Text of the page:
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Species Profile – Squat Lobster

November 14, 2010
Squat Lobster stare

Squat Lobster stare: Photo by Mike Dunn

We have had another change in plans due to weather, so have a little time to work on putting together information on some of the really amazing creatures we have seen and sampled during the ROV dives so far. Our first installment is on Squat Lobsters (you gotta love that name).

There are three families of decapod crustaceans (10 legs) that are called Squat Lobsters, all of which can be abundant members of the deep coral community. Squat lobsters are found worldwide in the oceans, often at great depths. There are currently over 870 described species with new ones being discovered as deep-water exploration continues. Squat Lobsters are not actually lobsters, but are more closely related to hermit crabs. They are named for their habit of tucking their abdomen up under their body and looking as though they are moving about in a permanent squat position. Like their namesake non-relative lobsters, Squat Lobsters move around their world backwards when alarmed, perhaps the better to defend themselves if being chased.

A tangle of legs

A tangle of legs: Photo by Art Howard

Yesterday’s ROV dive showed large numbers of Galatheidae, one of the three Squat Lobster families, scattered across the sandy sediments. (One reference I found said this could be called a “consortium” of crabs.) We were fascinated by their incredibly long pincer arms, which gave them a very gangly appearance. If blue crabs are the linebackers of the crab world, then Galatheidae are the NBA centers. They use their one pair of huge claw-tipped arms to snag fish and other prey and to jostle with their fellow Galatheids for food, territory, or whatever else occupies a crabs’ day at 360 meters below the ocean’s surface.

Before returning to the ship, the ROV collected a few Galatheid specimens to bring on board. The specimens brought up are used for a variety of purposes, from genetic analyses to trophic level studies (who eats who?). The specimens also serve as records of what species are associated with which habitats. Every collection is important when you are working in an area where so little data exists.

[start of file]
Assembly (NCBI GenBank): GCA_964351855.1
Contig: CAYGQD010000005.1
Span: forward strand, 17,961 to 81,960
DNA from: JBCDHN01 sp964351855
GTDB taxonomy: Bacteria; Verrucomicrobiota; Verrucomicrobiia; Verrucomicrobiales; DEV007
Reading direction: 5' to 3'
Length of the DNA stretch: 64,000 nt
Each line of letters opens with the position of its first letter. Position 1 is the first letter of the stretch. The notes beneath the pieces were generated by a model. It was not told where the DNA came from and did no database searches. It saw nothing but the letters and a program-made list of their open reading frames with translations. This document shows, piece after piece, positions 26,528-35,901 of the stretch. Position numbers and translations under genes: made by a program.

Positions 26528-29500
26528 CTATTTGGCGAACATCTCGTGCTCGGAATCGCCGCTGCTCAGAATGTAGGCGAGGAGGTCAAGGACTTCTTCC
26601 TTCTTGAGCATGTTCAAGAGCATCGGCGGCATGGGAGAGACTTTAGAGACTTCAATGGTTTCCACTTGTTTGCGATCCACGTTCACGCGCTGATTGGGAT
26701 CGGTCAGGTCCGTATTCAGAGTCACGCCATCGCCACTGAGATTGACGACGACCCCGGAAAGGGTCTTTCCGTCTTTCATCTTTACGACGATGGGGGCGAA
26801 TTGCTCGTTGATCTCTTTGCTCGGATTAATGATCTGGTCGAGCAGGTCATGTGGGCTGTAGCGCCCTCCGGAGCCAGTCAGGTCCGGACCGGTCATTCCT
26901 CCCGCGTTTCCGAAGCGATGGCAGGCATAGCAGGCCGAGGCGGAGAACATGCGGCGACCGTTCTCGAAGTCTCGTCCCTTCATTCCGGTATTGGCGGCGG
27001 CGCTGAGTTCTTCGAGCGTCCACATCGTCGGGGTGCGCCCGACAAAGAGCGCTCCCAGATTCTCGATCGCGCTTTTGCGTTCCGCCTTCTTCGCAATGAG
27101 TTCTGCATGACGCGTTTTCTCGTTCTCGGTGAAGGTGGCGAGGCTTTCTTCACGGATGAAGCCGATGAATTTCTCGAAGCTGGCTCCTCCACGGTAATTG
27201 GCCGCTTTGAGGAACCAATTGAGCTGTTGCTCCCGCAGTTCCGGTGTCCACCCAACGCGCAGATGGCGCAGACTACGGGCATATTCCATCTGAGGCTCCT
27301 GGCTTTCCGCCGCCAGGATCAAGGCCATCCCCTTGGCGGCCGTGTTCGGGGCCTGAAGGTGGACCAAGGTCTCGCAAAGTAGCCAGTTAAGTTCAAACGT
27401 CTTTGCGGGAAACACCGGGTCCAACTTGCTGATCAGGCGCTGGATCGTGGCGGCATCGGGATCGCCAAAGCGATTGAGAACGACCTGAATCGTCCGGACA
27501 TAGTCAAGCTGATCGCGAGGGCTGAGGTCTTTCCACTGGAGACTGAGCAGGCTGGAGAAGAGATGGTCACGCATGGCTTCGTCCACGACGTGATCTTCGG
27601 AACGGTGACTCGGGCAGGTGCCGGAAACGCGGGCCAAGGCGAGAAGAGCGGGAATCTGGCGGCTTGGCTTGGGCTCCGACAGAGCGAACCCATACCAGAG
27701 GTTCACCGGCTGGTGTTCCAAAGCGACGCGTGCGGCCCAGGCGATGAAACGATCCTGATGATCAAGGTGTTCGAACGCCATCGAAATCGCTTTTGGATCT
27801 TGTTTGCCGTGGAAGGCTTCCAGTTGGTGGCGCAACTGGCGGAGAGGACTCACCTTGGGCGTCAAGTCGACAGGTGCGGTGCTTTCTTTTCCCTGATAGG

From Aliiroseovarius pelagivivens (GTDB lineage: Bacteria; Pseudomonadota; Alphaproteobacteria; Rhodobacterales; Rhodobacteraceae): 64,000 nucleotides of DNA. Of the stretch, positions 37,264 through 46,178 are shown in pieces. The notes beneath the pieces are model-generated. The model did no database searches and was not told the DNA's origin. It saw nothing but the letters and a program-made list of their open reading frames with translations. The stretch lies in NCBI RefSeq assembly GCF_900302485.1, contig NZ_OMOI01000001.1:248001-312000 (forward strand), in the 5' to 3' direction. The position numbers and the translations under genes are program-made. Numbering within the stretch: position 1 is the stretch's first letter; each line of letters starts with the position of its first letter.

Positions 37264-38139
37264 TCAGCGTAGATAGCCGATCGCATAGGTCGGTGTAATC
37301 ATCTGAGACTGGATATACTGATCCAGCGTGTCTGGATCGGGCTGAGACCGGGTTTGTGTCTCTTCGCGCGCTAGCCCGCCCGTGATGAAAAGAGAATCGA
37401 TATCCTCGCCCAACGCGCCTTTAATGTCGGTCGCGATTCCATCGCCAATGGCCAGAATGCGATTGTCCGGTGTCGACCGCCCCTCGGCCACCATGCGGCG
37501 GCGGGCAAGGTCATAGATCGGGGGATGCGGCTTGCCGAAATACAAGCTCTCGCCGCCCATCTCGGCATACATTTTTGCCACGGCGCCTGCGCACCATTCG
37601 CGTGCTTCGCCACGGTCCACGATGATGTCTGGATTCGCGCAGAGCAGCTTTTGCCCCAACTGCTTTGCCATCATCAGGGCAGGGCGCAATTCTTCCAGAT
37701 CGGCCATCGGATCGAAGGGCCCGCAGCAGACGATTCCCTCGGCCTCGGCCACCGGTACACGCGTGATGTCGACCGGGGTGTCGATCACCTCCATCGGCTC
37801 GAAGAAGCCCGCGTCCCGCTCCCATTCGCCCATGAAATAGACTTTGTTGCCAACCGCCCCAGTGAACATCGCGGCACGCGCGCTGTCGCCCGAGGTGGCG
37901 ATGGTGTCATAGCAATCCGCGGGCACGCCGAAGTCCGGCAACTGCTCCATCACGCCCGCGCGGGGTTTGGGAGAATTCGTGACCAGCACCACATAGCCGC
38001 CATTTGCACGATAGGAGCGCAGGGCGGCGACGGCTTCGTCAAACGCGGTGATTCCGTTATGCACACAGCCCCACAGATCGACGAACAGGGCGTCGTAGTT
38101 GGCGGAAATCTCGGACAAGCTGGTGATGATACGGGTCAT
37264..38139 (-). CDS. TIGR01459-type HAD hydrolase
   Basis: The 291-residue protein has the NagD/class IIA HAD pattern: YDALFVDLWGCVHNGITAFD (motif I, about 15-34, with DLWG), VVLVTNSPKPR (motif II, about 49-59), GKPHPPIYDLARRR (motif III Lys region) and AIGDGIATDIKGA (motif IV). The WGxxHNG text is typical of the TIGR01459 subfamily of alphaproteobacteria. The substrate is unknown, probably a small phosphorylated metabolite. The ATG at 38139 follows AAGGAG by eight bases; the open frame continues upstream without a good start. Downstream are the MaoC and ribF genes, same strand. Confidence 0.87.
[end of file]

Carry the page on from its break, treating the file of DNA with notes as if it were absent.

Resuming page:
For scientific purposes and for their sheer beauty, the Squat Lobsters proved to be a favorite subject of our photography crew. I’m sure you can see why.

Squat Lobster gaze

Squat Lobster gaze: Photo by Art Howard


Armor: Photo by Mike Dunn

4 Comments leave one →
  1. Liz B permalink
    November 15, 2010 1:28 am

    Terrific description of one of my favorite critters out there! The photos are amazing! I guess Dr. Nizinski might need some of these for her office walls! Sorry to hear the weather has changed some of your plans, but that is life at sea.
    Have you seen many echinoderms on the dives?

    • ncmuseummike permalink
      November 15, 2010 2:33 am

      We have seen and collected some. We will be featuring them in the next Species Profile.

  2. Diane Carr permalink
    November 15, 2010 4:03 pm

    Can you tell me what camera and lens combination you are using for the close up pictures. They are really amazing. Diane Carr

    • ncmuseummike permalink
      November 15, 2010 4:23 pm

      Between Art, Peyton, and I, we have quite an arsenal of camera equipment on board: camera bodies include a Canon 5DMarkII, 5D, and 7D. We are using two primary lenses for the macro shots – a 100mm macro and for the super closeups, a Canon MP-E 65mm 1-5x Macro Lens. That lens requires a lot of light, but gives you a new look at the world!

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